I know you bridle at the name "Callie," but you do say sincerity requires starting from scratch, and scratch is right where you and I did start. While we were both still toddlers you took me to your kitchen, where your grandmother had left onion blades and cold cornbread. We climbed up onto her drainboard, shared the best meal I can remember. I think you made us some snuff to dip, Callie, out of cocoa and sugar, but maybe that was another time. Chickens ran in the yard around a little unpainted house, picking it quite clean of grass so neither snakes nor other vermin could approach. We climbed atop the tin roof of a chicken shed to get apple slices spread there to dry. These are some of my clearest memories, Callie, long before you changed your name. Why should I change now?
Your elegant persona could almost spoil your lovely stories for me. I do not really mind the tall tales you tell your friends from New York, or Colorado, or Germany and France about how you belong to the southern plantation aristocracy, your faithful slaves following along to Texas, where the family matriarch preserved the still substantial property, all the fancy folderol to which you are prigileged, your father's extensive library, your governess of course, even your schooling at a convent in--of all places--New Orleans!--how you memorized all of Shakespeare's sonnets before you were twelve, read Sebastian Brant's Ship of Fools in both Latin and German (quite a feat for a girl who also claims to be a descendant of backwoods Dan'l Boone!). Your entertainments for your intellectual friends do not trouble me. Some of my own tales have supplanted my memory, too..
But it just won't do to feign writing from personal experience, the revelation of individuality being one of the strong attractions--and then to base so many of your stories on such balderdash, claiming all along that sincerity is the great virtue of the writer. This is especially difficult for me, a child of the Dustbowl just like you, and like many another survivor of that intellectually devastated, windblown sand. Some, like you, went on to make important contributions to the intellect of America. I value their meagre beginnings in precisely the way you suggest in your letter. Don't you think your dissembling betrays them?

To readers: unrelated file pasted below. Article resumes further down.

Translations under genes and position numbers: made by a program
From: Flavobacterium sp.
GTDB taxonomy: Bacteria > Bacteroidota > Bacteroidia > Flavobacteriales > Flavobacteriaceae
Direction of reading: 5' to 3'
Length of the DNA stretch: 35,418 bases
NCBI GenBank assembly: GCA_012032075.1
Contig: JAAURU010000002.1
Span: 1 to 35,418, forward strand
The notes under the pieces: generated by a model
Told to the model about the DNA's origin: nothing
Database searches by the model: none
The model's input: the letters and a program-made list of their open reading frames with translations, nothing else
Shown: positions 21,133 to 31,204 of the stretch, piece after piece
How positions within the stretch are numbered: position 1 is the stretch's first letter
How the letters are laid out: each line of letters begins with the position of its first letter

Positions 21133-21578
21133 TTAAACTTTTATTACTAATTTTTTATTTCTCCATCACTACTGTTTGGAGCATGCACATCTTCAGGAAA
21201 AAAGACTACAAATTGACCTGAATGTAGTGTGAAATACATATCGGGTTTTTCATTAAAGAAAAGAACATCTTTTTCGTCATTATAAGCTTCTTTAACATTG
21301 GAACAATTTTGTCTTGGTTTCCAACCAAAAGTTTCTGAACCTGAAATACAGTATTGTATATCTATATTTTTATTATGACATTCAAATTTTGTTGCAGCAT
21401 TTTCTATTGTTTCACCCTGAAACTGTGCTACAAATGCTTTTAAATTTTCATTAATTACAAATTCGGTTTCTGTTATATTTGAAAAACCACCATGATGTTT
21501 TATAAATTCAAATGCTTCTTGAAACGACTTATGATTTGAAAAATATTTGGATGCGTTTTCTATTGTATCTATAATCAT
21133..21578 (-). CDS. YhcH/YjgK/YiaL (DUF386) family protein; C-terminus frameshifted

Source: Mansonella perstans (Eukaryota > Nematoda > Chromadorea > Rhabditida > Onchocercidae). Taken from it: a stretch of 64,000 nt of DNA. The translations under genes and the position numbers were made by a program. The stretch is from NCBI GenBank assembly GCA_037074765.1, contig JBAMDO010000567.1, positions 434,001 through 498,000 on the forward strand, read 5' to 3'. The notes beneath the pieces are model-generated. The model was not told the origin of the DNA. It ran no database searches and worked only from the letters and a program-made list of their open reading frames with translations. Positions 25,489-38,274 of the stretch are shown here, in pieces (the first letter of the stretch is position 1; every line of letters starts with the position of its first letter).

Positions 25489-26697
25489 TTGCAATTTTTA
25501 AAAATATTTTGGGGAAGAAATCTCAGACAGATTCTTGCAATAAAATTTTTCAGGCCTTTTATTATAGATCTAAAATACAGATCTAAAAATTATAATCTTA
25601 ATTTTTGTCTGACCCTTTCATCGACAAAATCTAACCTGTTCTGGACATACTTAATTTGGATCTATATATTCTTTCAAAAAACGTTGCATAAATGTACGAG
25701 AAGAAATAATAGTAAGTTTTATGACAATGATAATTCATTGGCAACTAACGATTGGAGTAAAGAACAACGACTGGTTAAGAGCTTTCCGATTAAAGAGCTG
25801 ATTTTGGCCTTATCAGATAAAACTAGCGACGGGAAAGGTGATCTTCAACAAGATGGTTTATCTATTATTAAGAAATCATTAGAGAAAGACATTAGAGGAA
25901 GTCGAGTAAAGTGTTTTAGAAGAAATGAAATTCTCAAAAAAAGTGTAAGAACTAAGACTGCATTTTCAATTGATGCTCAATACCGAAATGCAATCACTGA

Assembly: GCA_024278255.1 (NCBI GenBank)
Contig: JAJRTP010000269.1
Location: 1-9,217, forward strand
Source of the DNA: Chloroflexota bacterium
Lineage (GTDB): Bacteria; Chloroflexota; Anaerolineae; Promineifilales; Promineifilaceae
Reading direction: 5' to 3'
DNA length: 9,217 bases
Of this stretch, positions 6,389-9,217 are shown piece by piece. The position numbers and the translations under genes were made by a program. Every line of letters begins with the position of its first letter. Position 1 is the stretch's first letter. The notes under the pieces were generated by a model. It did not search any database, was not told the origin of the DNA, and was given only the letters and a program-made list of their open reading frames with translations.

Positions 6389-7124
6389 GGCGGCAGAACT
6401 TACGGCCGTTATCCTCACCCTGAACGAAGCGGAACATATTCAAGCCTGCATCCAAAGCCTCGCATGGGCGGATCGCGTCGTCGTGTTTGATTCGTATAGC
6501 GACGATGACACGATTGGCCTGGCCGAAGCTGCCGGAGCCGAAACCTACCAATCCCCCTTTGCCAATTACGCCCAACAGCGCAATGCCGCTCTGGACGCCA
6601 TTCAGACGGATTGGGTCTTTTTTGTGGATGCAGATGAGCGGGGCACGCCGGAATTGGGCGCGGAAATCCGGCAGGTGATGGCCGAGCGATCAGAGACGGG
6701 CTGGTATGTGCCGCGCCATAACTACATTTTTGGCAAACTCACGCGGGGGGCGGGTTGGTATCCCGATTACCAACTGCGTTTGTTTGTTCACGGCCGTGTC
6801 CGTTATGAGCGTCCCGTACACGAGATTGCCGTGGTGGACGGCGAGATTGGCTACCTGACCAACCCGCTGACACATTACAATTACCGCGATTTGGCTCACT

I happen to know that with practically no schooling at all you helped support your family by opening your own school for music and elocution, at fifteen years of age! Where you managed to devour your vast reading--and you are one of the most learned people I know--is a mystery even to me, born and raised not forty miles from Indian Creek. Are you a learned woman despite your deprivations, or because of them? How relevant is this geniuine question about you, to the American ordeal for many, or to its results?
Your eternal admirer,
Please return to:
Professor Worthy's Page Home
or view the correspondence with Katherine Anne Porter.